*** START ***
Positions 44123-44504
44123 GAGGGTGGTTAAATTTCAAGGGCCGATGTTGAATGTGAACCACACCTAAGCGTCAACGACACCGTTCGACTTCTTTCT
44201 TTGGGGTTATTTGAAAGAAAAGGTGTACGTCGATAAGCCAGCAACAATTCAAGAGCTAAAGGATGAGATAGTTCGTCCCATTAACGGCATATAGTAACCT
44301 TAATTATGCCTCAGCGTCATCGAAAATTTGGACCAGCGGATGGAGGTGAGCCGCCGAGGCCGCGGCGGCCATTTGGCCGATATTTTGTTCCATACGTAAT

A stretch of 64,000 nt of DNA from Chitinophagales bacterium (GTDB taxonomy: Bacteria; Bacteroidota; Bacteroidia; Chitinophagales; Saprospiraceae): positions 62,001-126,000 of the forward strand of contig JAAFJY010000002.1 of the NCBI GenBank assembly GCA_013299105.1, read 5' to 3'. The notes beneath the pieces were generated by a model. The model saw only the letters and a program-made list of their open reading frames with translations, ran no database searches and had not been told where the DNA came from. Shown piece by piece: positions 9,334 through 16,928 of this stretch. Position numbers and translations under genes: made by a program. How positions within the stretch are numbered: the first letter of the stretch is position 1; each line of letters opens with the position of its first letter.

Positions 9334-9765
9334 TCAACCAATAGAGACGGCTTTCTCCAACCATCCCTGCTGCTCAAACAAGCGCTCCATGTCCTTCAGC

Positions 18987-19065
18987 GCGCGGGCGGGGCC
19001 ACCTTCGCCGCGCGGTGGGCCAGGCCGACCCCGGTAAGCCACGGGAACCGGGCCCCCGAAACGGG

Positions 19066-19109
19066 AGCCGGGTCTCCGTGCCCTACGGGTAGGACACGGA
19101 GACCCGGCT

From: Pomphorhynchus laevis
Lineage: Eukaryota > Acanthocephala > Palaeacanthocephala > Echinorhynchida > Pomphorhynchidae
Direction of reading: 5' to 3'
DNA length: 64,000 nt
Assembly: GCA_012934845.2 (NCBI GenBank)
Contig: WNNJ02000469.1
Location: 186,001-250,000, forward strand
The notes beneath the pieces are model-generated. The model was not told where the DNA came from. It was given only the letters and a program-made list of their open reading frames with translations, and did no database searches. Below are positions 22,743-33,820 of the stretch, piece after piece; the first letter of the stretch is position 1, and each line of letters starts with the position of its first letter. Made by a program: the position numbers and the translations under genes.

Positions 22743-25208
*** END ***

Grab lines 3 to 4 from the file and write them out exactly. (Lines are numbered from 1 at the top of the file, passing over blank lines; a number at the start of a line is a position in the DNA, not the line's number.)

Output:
44201 TTGGGGTTATTTGAAAGAAAAGGTGTACGTCGATAAGCCAGCAACAATTCAAGAGCTAAAGGATGAGATAGTTCGTCCCATTAACGGCATATAGTAACCT
44301 TAATTATGCCTCAGCGTCATCGAAAATTTGGACCAGCGGATGGAGGTGAGCCGCCGAGGCCGCGGCGGCCATTTGGCCGATATTTTGTTCCATACGTAAT